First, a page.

What we pay attention to and what we do not pay attention to influences how we navigate through life.

© Illustration by Joanne Pereira, 2021

To understand this, we need to be awake. We need to be conscious of our thinking, feeling and doing. When we are not conscious, we suffer from doing things in a mechanical manner. Not fully aware of our behaviour. And not making any conscious choices or decisions. Resulting in consequences which we regret. Making us often plead ignorance. “I don’t know how I could have done this” or “I don’t know what came over me”.

As E.F.Schumacher states

“When we are not awake in our attention, we are certainly not self — aware and therefore not fully human; we are…


Photo by Melissa Askew on Unsplash

We have created a culture of progress which follows the linear arrow of time. Its movement being measured by quantitative markers like GDP. While deep within us we experience the loss of a more enrichening life which we have left behind and long to bring back. A person grows from ‘within’. A nation progresses from ‘without’. And sometimes a nation’s progress is at the cost of a person’s growth. Consequently when we begin to realise what we have lost as persons, all the progress achieved is revealed to be a poor substitute.

In the culture of Silicon Valley emphasis is…


Photo by Boudhayan Bardhan on Unsplash

We want to do good. We feel we are capable of doing good. We seem convinced that what we are doing is for the good of the other person. And then suddenly we are confronted by the adverse results which we seem to have caused to happen.

It’s like the boy who found the chrysalis and feels very bad at seeing the moth struggling to emerge and decides to help it break out. He feels he has the capability to save the moth. He wants to do well by the moth. But when the child pulls the covering open, the…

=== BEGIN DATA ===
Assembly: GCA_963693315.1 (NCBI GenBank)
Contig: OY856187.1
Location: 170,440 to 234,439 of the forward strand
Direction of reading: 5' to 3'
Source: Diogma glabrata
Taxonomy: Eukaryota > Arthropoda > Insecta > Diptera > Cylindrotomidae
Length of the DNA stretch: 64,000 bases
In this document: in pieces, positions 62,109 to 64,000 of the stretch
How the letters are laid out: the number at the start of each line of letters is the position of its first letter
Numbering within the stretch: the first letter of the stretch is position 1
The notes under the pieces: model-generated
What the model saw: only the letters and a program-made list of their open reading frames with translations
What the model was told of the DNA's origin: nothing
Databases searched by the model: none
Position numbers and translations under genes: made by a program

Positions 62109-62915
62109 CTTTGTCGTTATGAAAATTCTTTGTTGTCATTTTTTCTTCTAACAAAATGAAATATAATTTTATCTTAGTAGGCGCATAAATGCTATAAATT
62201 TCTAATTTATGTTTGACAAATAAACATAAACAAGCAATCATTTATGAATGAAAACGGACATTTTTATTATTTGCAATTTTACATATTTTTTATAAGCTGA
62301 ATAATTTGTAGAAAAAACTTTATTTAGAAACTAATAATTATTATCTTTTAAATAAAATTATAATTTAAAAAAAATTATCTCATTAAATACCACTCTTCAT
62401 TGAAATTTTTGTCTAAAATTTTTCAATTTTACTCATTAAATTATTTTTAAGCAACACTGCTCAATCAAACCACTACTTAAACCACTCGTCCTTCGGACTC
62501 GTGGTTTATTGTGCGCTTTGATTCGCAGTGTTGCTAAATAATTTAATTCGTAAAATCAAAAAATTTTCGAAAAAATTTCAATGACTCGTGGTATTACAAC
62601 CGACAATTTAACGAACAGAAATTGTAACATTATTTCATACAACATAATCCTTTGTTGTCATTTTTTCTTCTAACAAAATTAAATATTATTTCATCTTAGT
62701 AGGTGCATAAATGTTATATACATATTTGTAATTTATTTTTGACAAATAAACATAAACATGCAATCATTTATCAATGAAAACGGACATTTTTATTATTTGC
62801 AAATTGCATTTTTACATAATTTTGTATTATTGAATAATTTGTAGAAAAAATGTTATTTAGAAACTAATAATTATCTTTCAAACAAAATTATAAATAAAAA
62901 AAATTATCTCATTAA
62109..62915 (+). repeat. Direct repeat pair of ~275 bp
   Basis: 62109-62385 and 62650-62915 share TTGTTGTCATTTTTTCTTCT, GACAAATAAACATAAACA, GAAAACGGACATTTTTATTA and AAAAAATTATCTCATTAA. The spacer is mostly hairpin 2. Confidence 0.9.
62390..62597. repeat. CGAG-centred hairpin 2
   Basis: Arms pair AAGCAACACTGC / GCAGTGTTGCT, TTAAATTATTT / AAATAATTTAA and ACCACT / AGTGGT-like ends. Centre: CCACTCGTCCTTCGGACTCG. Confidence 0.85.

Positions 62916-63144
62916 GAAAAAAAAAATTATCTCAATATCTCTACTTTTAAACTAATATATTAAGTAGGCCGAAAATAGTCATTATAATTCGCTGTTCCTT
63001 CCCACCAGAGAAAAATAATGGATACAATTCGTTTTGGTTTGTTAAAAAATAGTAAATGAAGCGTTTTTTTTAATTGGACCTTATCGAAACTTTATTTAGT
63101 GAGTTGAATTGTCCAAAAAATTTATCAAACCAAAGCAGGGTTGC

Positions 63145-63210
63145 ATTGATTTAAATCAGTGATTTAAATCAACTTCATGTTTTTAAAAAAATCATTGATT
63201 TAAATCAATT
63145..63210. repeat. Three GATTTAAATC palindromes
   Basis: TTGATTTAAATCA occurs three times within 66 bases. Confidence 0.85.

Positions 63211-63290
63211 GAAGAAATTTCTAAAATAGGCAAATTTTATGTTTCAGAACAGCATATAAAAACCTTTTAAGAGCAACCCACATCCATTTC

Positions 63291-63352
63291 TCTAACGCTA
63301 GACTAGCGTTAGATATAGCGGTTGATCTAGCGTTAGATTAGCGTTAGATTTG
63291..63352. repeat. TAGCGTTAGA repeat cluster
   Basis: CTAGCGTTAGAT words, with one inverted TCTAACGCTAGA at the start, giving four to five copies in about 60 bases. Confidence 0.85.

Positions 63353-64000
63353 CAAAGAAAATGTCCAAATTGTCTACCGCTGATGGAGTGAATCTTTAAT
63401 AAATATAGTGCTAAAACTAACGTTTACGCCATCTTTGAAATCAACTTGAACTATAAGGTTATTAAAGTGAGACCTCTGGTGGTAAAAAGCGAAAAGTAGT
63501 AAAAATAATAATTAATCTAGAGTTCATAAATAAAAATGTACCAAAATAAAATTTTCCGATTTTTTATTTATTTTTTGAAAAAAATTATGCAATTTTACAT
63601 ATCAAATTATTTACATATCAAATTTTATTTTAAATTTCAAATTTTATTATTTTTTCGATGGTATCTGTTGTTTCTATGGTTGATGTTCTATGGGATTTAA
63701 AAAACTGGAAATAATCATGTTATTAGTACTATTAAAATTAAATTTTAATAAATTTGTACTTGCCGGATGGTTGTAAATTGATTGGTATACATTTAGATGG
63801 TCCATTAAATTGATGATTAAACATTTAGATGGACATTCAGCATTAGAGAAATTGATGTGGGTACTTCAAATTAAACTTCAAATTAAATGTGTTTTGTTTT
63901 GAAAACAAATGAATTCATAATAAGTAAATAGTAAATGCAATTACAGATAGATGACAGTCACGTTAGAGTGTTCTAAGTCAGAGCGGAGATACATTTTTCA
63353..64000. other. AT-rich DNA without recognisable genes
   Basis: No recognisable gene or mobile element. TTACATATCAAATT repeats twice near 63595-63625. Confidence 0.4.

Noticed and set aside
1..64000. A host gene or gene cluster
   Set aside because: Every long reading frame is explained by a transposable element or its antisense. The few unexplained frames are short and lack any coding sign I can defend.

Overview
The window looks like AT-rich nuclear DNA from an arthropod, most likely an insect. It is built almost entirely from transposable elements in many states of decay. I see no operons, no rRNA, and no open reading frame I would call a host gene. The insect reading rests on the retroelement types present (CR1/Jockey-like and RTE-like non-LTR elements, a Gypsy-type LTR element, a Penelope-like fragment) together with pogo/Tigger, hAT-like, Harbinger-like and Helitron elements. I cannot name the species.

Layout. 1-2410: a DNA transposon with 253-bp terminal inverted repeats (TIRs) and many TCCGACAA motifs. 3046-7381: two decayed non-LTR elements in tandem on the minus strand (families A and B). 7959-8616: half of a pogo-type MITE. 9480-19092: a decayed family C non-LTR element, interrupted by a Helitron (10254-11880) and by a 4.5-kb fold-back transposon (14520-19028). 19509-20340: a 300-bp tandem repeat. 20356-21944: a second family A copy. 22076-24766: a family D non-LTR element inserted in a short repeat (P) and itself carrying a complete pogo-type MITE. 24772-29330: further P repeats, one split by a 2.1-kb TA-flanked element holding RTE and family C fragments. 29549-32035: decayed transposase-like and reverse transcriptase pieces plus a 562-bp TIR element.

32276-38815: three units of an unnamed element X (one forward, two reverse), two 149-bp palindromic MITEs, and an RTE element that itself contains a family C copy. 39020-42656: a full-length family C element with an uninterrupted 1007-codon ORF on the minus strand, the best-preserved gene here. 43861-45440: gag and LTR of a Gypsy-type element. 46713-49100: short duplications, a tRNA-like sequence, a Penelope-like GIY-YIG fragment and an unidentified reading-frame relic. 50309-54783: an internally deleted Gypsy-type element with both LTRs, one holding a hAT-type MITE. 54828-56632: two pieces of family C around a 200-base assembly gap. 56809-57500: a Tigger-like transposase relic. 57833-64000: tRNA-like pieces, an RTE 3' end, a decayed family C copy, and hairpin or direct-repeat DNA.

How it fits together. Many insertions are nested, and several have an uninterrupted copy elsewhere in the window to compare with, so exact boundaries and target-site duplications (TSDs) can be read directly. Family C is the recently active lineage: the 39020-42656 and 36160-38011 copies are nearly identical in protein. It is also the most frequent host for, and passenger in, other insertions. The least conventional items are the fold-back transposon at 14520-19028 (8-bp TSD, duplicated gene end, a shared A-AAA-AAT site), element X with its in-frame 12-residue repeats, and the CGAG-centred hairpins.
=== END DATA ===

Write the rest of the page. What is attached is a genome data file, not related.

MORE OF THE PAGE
Photo by MI PHAM on Unsplash

Very often we behave as if, for example, we know all about wine because we have convinced ourselves that we have ‘grasped’ what wine is all about through reading about wine. We have become familiar with the concept of wine through the words used to describe wine. We therefore start posturing as if we are wine connoisseurs who know all about wine by sharing all that we have read and understood about wine. We sound genuine, but we are fake. The represented conceptual world becomes our real world.

We mistake words for experience

We communicate through the alphabet and now more and more through digits…


We perceive real Power as an external artefact to be acquired; when in reality it is a journey which begins from the inside with an internal awareness and acceptance of oneself.

Photo by GR Stocks on Unsplash

Our search for power stems from our fear of insecurity and anxiety. We need to protect ourselves from the pain which could arise from the unforeseen circumstances we may encounter. We amass wealth, build the right contacts, develop expertise and so on. All with the intention of gaining power over our unpredictable circumstances. We need to feel we are masters and not victims.

But the more we try to avoid our helplessness through the amassing of power, the more our helplessness and insecurity grows. We become isolated in our large mansions and offices; fearful of everything and everybody. We do…

Conrad Saldanha

Writer, Trainer, Mentor, Educationist and Consultant.